Rectal Bleeding: A Deep Insight!

Rectal bleeding would be a typical symptom that describes the flow of blood from the anus that is frequently mingled with stool. Annual rectal bleeding episodes are thought to affect close to 10% of the population. Regarding what to do if you see blood in stools, knowledgeable gastroenterologists in London share his guidance.

Why does my rectal bleeding turn bright red?

Rectal bleeding is typically brought on by anal diseases such as fissures and piles. Diverticular disorders, malignant or benign tumors, infection of the gut lining, and conditions frequently transmitted to humans are other factors that must be checked out.

IBS and Rectal Bleeding: Are they related?

Rectal bleeding cannot be linked to IBS and must be investigated further. Rectal bleeding can be connected with increased straining upon that toilet in an informal manner, particularly in the constipating form of IBS (IBS-C).

Does anxiety lead to rectal bleeding?

Stress could induce many stomach symptoms, such as indigestion, irregular bowel movements, abdominal swelling, and cramps, but it seldom results in rectal bleeding.

 Is bleeding from the rectus a cancer sign?

A colon tumor frequently brings on rectal bleeding. The probability that cancer will cause rectal bleeding is only about 10%, though in the more significant risk age category of those 50 years and older. Rectal bleeding is generally crucial to rule out in patients; however, the other factors indicated above are more frequently the source of this symptom.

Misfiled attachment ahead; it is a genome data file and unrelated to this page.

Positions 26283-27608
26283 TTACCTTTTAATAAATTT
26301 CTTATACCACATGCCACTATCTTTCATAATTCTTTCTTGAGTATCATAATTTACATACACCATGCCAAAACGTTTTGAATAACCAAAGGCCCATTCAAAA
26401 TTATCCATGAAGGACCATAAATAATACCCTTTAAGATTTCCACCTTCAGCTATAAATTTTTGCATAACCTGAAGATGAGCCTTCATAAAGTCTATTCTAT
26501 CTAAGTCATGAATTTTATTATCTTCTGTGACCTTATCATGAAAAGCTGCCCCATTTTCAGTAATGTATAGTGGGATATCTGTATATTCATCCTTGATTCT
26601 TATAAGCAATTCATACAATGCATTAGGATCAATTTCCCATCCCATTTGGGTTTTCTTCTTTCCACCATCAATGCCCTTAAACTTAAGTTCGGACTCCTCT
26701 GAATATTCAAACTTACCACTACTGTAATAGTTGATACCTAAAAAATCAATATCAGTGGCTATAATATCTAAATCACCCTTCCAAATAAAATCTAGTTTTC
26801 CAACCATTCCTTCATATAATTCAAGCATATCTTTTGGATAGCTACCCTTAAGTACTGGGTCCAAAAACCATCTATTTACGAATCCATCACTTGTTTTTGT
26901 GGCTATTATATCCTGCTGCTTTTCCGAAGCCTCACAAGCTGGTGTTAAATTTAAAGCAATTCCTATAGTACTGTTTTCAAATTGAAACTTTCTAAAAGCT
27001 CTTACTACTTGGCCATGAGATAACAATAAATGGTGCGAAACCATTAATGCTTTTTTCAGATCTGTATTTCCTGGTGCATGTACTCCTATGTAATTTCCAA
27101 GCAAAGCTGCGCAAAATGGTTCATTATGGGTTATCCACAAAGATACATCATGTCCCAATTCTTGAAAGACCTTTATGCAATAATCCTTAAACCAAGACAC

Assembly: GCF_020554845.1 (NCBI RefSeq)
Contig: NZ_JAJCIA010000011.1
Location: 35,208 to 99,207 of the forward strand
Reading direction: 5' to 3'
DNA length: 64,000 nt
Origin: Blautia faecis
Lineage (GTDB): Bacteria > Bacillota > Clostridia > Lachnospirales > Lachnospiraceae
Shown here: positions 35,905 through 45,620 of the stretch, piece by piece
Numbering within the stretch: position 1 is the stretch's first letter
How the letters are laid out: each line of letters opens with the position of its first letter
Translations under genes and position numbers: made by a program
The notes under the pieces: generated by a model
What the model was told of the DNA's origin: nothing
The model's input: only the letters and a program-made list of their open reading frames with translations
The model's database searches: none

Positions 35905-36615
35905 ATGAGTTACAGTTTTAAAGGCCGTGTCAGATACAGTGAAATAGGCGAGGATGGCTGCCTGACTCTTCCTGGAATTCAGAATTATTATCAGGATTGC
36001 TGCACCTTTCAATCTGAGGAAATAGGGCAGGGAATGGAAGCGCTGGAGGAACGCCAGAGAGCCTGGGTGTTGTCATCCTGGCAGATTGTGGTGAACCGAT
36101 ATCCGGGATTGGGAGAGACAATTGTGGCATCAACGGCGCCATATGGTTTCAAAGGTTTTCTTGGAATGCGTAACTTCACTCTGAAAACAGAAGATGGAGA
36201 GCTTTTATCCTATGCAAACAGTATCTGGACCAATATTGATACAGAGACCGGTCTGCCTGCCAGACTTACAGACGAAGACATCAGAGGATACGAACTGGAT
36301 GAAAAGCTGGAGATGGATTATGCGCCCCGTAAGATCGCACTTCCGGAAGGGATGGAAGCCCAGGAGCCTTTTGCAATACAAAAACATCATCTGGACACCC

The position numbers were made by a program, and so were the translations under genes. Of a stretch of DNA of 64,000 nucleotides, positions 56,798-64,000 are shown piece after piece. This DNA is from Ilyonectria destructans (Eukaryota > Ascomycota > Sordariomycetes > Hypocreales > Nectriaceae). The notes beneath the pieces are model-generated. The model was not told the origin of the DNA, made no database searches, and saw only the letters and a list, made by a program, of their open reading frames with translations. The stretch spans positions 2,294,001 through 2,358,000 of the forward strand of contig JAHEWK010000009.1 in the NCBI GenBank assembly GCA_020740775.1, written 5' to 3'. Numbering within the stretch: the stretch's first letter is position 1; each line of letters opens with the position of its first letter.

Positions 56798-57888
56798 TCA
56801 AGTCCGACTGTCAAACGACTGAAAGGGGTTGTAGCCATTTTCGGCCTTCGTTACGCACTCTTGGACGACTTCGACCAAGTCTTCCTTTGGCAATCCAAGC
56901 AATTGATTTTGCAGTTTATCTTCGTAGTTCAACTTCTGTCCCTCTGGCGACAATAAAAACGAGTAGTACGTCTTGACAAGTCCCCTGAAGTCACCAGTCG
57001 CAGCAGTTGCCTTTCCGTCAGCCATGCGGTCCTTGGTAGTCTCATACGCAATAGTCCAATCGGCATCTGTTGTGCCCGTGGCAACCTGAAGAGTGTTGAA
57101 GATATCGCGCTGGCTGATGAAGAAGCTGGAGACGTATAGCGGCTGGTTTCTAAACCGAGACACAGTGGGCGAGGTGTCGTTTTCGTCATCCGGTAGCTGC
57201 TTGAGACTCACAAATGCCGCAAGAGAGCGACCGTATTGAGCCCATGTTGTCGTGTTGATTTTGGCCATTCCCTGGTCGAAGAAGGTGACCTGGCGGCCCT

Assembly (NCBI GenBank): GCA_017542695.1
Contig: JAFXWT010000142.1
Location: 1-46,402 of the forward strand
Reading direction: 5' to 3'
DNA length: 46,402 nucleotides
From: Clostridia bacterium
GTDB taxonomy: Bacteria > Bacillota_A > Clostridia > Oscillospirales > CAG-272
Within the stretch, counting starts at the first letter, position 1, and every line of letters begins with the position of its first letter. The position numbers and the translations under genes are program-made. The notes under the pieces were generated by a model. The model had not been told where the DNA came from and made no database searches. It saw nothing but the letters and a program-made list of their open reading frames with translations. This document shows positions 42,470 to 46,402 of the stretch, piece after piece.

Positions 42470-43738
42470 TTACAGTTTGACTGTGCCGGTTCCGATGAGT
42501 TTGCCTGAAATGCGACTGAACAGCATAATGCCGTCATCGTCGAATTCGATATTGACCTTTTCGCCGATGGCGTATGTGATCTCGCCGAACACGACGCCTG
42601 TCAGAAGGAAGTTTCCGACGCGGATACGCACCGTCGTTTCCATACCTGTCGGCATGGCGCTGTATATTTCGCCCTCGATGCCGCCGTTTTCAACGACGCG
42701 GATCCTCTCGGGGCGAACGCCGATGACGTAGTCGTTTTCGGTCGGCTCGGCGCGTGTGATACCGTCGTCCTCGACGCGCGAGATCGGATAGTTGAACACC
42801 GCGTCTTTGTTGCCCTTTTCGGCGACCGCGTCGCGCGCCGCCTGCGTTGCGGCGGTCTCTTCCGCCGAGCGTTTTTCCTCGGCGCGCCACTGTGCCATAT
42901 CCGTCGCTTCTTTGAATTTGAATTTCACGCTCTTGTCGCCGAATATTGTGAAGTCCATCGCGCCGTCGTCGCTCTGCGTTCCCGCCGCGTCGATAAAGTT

How do I get rid of the blood in my stools?

The fundamental reason determines the course of treatment. When topical medication is unsuccessful in treating fissures and hemorrhoids, our companions in colorectal surgery have a variety of surgical treatments available. When a doctor advises ruling out colon cancer, polyps, or inflammation, an endoscopic examination using a tiny flexible camera named an endoscope may be recommended.

blood in stools


Your healthcare professional will assess your symptoms if you have blood in stools and determine whether more testing is necessary.

Your healthcare professional will decide which studies are most relevant after reviewing your concerns, medical records, and a physical examination. The taking of blood work is optional.

Tumors, Colon Polyps, Diverticular disease, and other potential causes of hematochezia are frequently examined indirectly or directly with imaging techniques. These consist of the following:

  • Colonoscopy
  • Sigmoidoscopy
  • Barium enema
  • Upper endoscopy
  • Upper GI series

There is currently no safe blood level in the stool, especially if the problem persists. In particular, if you possess a history of hemorrhoids, you could believe that the reason is hemorrhoids, but continuous bleeding should raise suspicions that something else is probably on. Finally, early cancer detection almost always results in improved results.